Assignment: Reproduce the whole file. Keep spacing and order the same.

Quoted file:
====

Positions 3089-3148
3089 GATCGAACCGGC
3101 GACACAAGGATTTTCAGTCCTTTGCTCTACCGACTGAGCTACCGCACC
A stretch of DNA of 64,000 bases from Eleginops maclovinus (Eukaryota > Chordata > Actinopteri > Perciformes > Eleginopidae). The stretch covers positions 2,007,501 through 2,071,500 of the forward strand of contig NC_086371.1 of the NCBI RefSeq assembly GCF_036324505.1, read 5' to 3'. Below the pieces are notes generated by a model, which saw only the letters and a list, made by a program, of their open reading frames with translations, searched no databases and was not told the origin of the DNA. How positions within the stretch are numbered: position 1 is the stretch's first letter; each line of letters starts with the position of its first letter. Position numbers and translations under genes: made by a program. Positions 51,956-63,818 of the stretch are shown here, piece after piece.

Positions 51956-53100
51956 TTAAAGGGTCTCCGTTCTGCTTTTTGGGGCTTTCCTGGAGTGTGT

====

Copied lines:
Positions 3089-3148
3089 GATCGAACCGGC
3101 GACACAAGGATTTTCAGTCCTTTGCTCTACCGACTGAGCTACCGCACC
A stretch of DNA of 64,000 bases from Eleginops maclovinus (Eukaryota > Chordata > Actinopteri > Perciformes > Eleginopidae). The stretch covers positions 2,007,501 through 2,071,500 of the forward strand of contig NC_086371.1 of the NCBI RefSeq assembly GCF_036324505.1, read 5' to 3'. Below the pieces are notes generated by a model, which saw only the letters and a list, made by a program, of their open reading frames with translations, searched no databases and was not told the origin of the DNA. How positions within the stretch are numbered: position 1 is the stretch's first letter; each line of letters starts with the position of its first letter. Position numbers and translations under genes: made by a program. Positions 51,956-63,818 of the stretch are shown here, piece after piece.

Positions 51956-53100
51956 TTAAAGGGTCTCCGTTCTGCTTTTTGGGGCTTTCCTGGAGTGTGT